The monumental failures of the United Nations missions in Somalia, Rwanda and Bosnia had nothing to diwh the lack of cultural sensitivity, historical knowledge or ethical education on the part of the peacekeepers. One deficiency and one deficiency only permitted the slaughter in all three mission areas—and that was the lack of adequate force, deadly if necessary, to stop the perpetrators of the crimes. The delivery of such force is the primary role of soldiers. Roméo [Dallaire, another retired Canadian commanding officer, to whose opinion piece in the Globe & Mail Maj.-Gen. Mackenzie was responding] himself has stated that with a force of a mere 5,000 soldiers he could have prevented the slaughter in Rwanda. The failure of the international community and the UN to heed his call virtually guaranteed the ensuing slaughter.
In Bosnia, the establishment of so-called safe havens in 1993 was seen as a way of protecting a number of Bosnian Muslim enclaves from the fire of Bosnian Serb heavy weapons. I recommended 100,000 UN soldiers to do the job; the commander on the ground said he would try with 65,000; the Secretary General recommended 35,000 to the Security Council and the Security Council approved 12,500. Six months later, fewer than 2,000 had been contributed by the international community for the task. The slaughter of Srebrenica was the result. The cause? Not enough force to stop the perpetrators.
In Somalia, following the departure of the U.S.-led coalition force in 1993, the UN was incapable of controlling the situation on the ground, as they had less than 20% of the soldiers and firepower the United States had brought to the mission. The UN force started to take casualties and withdrew, leaving the country no better of than it was before the intervention. The cause? Insufficient force to stop the perpetrators. There is a predictable sequence of events in most conflict resolution missions: stop the fighting; separate the forces; intervene between the forces or establish a strong military presence in the area to maintain a pause in the fighting and, finally, assist the various factions with putting their country or their society back together. The first three phases are best done by soldiers. The last phase is not, nor should be, their responsibility.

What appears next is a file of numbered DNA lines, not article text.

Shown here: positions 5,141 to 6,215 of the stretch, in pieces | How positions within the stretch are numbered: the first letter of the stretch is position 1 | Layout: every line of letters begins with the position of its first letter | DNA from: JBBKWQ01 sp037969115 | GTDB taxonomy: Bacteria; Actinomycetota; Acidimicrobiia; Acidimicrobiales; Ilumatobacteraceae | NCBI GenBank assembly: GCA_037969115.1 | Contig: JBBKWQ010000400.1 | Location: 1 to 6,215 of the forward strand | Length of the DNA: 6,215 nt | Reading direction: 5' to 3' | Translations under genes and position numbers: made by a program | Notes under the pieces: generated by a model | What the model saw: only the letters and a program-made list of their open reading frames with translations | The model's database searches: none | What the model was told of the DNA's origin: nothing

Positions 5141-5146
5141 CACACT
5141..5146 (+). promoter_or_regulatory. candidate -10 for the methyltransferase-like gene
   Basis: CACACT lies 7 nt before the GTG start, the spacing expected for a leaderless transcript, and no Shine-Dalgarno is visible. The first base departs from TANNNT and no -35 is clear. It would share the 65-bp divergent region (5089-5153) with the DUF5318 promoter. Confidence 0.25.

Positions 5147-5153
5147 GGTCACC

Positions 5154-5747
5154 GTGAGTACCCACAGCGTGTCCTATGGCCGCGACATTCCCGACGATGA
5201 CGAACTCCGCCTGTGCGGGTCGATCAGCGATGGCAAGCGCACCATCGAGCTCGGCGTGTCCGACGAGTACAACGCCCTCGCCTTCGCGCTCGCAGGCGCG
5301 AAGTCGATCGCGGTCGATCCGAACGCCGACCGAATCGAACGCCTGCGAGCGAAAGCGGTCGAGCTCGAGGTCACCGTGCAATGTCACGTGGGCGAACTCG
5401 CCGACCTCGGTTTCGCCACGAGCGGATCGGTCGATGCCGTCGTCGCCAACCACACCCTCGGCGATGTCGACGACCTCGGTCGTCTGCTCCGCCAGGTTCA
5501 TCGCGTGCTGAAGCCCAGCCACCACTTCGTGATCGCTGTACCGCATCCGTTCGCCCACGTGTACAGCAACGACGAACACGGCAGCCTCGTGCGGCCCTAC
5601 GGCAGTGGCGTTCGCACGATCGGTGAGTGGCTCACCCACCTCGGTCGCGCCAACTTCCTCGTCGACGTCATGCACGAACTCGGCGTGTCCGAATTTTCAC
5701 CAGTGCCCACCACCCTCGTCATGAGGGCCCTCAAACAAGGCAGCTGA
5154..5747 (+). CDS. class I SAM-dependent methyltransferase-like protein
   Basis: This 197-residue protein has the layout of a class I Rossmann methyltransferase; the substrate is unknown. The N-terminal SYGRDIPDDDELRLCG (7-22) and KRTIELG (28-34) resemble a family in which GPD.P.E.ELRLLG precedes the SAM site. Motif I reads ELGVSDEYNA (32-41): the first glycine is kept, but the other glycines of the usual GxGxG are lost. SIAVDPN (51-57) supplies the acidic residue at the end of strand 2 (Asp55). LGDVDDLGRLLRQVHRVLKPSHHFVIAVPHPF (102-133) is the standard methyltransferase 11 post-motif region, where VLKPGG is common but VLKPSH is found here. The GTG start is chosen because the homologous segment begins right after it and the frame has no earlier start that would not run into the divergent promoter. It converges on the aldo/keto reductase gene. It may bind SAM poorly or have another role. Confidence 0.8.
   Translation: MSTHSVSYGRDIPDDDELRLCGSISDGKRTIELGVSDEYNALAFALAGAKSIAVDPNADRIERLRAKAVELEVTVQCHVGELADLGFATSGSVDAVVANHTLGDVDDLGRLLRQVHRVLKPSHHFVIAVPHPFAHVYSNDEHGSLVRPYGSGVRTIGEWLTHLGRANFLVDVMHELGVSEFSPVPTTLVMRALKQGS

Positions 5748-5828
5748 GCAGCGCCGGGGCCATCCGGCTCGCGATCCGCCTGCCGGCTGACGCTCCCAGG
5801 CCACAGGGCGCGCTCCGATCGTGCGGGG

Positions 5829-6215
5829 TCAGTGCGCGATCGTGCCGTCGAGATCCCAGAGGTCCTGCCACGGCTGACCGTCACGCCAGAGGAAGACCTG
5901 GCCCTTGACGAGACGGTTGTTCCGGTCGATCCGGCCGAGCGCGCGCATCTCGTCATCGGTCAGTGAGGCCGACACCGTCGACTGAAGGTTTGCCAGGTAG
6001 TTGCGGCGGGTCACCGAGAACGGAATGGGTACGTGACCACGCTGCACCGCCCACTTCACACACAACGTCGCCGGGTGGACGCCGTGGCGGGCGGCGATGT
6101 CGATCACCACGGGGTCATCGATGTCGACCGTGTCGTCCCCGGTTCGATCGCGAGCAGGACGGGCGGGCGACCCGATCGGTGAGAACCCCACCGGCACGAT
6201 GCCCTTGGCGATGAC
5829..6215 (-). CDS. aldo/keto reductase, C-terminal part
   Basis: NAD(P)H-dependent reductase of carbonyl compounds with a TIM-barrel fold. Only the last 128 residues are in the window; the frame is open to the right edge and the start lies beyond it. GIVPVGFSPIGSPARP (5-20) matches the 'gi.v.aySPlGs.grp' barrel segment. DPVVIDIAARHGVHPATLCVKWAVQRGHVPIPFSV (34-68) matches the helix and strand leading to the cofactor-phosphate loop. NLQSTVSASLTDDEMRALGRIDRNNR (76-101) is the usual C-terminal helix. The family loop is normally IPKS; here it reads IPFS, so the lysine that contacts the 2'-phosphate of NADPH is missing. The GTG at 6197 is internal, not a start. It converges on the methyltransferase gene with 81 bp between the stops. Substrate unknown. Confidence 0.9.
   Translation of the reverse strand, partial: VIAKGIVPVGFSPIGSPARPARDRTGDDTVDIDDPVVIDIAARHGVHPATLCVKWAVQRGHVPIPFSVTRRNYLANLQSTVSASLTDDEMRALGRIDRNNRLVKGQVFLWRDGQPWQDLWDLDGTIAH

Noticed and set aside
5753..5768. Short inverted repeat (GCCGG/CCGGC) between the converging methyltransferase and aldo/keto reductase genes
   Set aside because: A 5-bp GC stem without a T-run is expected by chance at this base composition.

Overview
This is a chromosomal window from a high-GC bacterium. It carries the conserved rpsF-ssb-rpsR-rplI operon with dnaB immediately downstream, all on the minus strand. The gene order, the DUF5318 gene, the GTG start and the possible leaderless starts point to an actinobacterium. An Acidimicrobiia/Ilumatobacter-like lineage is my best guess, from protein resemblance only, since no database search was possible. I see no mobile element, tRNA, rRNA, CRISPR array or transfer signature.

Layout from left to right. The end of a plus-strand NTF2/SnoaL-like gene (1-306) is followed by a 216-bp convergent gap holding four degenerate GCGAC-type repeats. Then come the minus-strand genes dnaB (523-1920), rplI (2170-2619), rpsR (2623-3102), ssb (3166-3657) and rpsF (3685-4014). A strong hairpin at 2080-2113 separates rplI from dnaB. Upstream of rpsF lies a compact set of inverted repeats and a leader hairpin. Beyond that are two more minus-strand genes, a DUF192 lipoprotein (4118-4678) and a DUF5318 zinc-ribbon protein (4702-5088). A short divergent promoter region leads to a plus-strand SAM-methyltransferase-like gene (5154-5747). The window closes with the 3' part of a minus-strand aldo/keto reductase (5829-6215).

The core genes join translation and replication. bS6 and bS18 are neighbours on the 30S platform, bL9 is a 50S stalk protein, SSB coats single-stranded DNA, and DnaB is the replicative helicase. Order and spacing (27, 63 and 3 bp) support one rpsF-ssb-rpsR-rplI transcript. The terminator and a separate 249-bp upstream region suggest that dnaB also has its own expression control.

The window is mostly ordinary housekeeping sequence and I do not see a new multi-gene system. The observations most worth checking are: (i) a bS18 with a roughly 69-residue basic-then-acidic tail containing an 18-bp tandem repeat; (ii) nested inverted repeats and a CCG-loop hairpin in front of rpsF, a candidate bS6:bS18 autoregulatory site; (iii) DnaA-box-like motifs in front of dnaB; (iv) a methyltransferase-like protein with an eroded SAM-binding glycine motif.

The type of Canadian Forces demanded by the evolving international security situation would be light, lethal, strategically mobile and sustainable. It will be able to deploy on its own, look after itself when it gets “there” and get itself home. None of its members will have to stand by while atrocities take place at their feet because they will have to force to stop the perpetrators. The lessons of the ‘90s demand nothing less—or different.
From “ICC’s checks don’t balance” (National Post 11 July 02):
To date, the United States has refused to sign on to the embryonic International Criminal Court (ICC) established to prosecute individuals who commit heinous crimes against humanity. I…believe that after a reasonable period of negotiations, resulting in increased legal protection for the U.S. political and military commanders who the rest of us keep insisting must intervene to police the world, the United States will endorse the Court. The threat by the United States to withdraw from UN peacekeeping unless it received immunity for it peacekeepers, while an attention-getter was modest to the extreme. The first mission the Americans would “abandon” would be East Timor, where they have a grand total of three personnel—not exactly a showstopper. Perhaps, due to my own experiences, I’m more sympathetic than most and think the United States has a case for increased protection for its nationals.